Limb-clasping, cognitive deficit and increased vulnerability to kainic acid-induced seizures in neuronal glycosylphosphatidylinositol deficiency mouse models
- Journal Article
Rights / licenseCreative Commons Attribution-NonCommercial 4.0 International
Posttranslational modification of a protein with glycosylphosphatidylinositol (GPI) is a conserved mechanism exists in all eukaryotes. Thus far, >150 human GPI-anchored proteins have been discovered and ~30 enzymes have been reported to be involved in the biosynthesis and maturation of mammalian GPI. Phosphatidylinositol glycan biosynthesis class A protein (PIGA) catalyzes the very first step of GPI anchor biosynthesis. Patients carrying a mutation of the PIGA gene usually suffer from inherited glycosylphosphatidylinositol deficiency (IGD) with intractable epilepsy and intellectual developmental disorder. We generated three mouse models with PIGA deficits specifically in telencephalon excitatory neurons (Ex-M-cko), inhibitory neurons (In-M-cko) or thalamic neurons (Th-H-cko), respectively. Both Ex-M-cko and In-M-cko mice showed impaired long-term fear memory and were more susceptible to kainic acid-induced seizures. In addition, In-M-cko demonstrated a severe limb-clasping phenotype. Hippocampal synapse changes were observed in Ex-M-cko mice. Our Piga conditional knockout mouse models provide powerful tools to understand the cell-type specific mechanisms underlying inherited GPI deficiency and to test different therapeutic modalities. Show more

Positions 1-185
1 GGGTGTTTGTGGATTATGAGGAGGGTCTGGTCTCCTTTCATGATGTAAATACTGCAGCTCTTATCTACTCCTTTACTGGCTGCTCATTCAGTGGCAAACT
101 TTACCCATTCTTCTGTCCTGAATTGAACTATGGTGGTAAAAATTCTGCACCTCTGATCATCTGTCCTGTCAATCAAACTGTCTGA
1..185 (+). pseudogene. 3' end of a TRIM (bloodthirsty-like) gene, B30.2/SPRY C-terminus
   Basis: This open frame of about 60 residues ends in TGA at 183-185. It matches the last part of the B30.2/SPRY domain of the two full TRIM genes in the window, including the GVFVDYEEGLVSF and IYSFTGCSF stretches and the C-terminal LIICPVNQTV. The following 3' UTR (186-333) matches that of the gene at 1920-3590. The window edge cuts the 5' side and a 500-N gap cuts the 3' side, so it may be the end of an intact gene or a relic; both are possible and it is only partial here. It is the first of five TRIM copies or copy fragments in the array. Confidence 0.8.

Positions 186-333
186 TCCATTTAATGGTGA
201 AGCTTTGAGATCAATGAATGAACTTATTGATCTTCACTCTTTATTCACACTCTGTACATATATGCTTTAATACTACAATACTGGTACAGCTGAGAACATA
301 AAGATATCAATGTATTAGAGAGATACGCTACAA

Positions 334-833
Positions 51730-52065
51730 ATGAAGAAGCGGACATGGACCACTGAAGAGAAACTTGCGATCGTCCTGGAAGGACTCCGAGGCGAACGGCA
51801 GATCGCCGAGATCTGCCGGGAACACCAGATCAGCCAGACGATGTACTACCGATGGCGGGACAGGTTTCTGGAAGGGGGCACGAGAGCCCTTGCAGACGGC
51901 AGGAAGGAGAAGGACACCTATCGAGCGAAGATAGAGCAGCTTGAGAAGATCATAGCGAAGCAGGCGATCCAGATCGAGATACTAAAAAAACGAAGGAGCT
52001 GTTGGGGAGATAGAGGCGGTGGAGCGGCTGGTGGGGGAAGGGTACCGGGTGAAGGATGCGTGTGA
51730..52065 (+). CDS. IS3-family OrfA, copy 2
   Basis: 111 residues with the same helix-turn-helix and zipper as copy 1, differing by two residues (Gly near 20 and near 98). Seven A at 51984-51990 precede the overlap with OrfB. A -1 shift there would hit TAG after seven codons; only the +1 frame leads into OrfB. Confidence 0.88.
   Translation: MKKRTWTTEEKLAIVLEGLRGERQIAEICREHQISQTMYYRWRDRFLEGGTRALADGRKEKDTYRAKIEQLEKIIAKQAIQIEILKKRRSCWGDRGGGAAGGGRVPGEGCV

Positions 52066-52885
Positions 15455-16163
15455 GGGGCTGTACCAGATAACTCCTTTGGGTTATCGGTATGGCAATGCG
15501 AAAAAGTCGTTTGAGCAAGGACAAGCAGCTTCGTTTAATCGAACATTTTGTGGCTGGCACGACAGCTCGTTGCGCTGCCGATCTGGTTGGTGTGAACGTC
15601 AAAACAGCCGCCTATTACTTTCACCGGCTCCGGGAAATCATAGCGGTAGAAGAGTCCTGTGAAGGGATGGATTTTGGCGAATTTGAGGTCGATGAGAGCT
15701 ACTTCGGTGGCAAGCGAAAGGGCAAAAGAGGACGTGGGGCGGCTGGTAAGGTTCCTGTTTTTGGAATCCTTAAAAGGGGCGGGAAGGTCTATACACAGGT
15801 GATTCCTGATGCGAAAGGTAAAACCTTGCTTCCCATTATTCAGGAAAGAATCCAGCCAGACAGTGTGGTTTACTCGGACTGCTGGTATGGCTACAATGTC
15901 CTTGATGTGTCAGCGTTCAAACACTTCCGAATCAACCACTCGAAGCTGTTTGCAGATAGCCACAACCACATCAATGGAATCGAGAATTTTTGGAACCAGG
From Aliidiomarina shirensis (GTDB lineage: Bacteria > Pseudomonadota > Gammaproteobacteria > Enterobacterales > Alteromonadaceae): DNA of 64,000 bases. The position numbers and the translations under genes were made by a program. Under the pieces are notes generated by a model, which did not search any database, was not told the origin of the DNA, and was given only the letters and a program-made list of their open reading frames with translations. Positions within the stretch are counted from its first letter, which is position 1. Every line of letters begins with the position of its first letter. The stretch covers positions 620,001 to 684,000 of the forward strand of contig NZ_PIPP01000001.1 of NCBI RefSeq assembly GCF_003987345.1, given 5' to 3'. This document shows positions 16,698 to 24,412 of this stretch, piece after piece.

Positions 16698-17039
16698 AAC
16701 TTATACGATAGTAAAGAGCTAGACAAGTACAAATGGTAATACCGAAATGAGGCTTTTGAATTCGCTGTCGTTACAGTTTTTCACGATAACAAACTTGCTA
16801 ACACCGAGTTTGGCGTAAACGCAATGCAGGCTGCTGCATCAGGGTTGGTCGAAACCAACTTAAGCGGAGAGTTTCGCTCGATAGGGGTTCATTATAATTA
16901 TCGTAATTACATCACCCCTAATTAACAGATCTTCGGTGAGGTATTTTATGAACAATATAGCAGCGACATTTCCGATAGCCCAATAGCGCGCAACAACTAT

Journal / seriesHuman Molecular Genetics
Pages / Article No.
PublisherOxford University Press
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